In Section 4.5, models will be developed to understand the dynamics in the rural economy. A model for a household that would like to maximize its welfare function will be formulated taking into consideration spatial dimension. The spatial dimension will rationalize site-specific packaging of bundles of intervention. A stochastic frontier model (basically a production frontier) will also be developed with spatial dimensions. The spatial dimension is justified in terms of soil fertility and diversity of economic activities determined by topography, among others. This model will help explain how inequality among the rural households can be traced to how efficient/inefficient they are in accessing the factors of production available to them.

4.1 ROLE OF RURAL ROADS

A rural road will be defined as an access from the main road network to the rural communities and/or production areas. It is intended to provide an access path for individuals residing in rural communities and as passage for light public vehicles carrying people and/or produce. Transportation cost can be reduced because vehicles carrying farm loads will be cheaper than the human carriers that are still used whenever there is no such road, as in many rural areas of the Philippines.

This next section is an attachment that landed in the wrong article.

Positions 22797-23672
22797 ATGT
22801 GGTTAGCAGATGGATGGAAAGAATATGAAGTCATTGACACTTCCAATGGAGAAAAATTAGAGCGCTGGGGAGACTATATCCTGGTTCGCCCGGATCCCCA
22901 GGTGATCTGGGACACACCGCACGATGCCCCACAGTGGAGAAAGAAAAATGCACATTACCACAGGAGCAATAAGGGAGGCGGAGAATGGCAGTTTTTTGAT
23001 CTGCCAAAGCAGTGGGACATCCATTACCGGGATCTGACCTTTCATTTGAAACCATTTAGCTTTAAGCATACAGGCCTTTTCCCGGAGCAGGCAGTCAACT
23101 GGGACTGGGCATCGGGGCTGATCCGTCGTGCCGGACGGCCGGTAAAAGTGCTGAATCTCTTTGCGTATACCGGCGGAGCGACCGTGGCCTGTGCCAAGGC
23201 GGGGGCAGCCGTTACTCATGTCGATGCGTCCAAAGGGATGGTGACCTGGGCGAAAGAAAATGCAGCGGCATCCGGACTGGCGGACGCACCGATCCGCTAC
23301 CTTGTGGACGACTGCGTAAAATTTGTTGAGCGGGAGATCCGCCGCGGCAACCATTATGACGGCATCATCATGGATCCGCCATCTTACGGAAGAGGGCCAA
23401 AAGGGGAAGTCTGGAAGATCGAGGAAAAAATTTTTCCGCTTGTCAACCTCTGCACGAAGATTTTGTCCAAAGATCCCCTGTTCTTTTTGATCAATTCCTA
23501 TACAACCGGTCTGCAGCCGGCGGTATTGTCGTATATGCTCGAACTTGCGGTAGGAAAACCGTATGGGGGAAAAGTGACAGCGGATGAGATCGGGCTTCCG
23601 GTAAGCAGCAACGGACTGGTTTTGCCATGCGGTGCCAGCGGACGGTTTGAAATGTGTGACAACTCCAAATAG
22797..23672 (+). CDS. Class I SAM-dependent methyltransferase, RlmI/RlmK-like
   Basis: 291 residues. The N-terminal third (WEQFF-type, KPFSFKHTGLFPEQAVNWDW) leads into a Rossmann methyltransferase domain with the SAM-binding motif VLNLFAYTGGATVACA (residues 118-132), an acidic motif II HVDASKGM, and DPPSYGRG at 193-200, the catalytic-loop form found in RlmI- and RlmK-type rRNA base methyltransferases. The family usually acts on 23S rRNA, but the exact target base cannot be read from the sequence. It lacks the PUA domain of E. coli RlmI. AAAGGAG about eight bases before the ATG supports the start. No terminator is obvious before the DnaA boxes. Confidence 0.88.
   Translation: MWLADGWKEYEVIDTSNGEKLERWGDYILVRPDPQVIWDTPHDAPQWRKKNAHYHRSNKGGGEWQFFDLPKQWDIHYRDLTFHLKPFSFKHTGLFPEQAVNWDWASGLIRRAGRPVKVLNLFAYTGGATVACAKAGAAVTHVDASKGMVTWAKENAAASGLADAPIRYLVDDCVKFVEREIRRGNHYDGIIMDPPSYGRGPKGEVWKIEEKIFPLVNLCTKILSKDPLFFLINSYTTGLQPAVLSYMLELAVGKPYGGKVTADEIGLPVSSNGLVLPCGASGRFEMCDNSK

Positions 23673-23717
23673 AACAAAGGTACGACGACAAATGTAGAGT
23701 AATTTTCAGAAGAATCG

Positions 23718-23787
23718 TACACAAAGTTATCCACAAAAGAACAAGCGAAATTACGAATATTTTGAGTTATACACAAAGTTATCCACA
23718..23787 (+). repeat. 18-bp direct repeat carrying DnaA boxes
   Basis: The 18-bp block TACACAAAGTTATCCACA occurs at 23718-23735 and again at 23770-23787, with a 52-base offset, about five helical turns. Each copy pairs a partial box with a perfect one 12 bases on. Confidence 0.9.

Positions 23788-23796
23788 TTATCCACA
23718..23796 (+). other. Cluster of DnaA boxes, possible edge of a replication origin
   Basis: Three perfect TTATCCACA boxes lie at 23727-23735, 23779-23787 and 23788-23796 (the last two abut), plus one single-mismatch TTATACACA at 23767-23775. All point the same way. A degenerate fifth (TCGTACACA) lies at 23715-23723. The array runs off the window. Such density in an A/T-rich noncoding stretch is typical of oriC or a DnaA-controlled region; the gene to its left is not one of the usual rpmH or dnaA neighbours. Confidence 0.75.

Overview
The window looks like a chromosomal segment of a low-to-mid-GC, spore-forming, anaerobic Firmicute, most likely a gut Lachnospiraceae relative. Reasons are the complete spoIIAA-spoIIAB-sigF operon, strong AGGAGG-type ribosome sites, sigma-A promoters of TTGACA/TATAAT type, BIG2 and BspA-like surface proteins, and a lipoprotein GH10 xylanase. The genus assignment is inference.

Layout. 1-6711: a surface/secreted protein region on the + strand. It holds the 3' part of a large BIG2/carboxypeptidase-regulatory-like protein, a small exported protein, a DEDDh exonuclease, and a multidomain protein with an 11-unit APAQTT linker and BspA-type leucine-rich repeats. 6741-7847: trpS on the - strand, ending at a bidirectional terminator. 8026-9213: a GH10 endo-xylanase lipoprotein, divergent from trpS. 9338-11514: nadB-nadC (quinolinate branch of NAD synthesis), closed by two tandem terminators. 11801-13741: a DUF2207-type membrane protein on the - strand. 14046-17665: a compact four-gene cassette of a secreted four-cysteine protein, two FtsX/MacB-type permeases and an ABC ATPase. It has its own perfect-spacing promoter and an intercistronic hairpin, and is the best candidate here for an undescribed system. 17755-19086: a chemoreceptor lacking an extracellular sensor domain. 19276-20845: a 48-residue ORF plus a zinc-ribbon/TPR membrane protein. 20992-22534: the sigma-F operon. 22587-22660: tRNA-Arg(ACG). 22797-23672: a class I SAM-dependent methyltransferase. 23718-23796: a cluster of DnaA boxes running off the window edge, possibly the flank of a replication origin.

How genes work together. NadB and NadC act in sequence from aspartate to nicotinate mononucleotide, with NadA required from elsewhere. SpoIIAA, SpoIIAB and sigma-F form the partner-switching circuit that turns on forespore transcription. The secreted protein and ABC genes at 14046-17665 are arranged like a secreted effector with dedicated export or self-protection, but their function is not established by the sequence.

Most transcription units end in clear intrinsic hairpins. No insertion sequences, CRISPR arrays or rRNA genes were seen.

Farm roads are often constructed as dirt pavement, or are topped with gravel, asphalt, or very seldom, concrete. Usually, only people and light vehicles pass through, but during harvest season, the local government or some community organization may upgrade it so that haulers can reach as close as possible to the production areas. The main road network, called national roads in the Philippines, are usually constructed with concrete materials and are wider. Thus, they accommodate heavy-duty haulers that will collect the produce and bring them to the main distribution depot (which is government or privately owned).

The path of rural development from the improvement of accessibility in the rural communities will start from the known direct impact of rural roads. Roads are intended to mitigate the state of isolation of an area isolation that is a hindrance to the initiation of various facets of development. Improved access roads among the rural households will bring increased accessibility and movement because of lower transportation costs, increasing economic activities. The literature provide a wide range of percentage reduction in transportation cost as a result of putting up new or improving existing rural roads. Regardless of the amount of input infused, rural roads are expected to contribute to lowering transportation cost.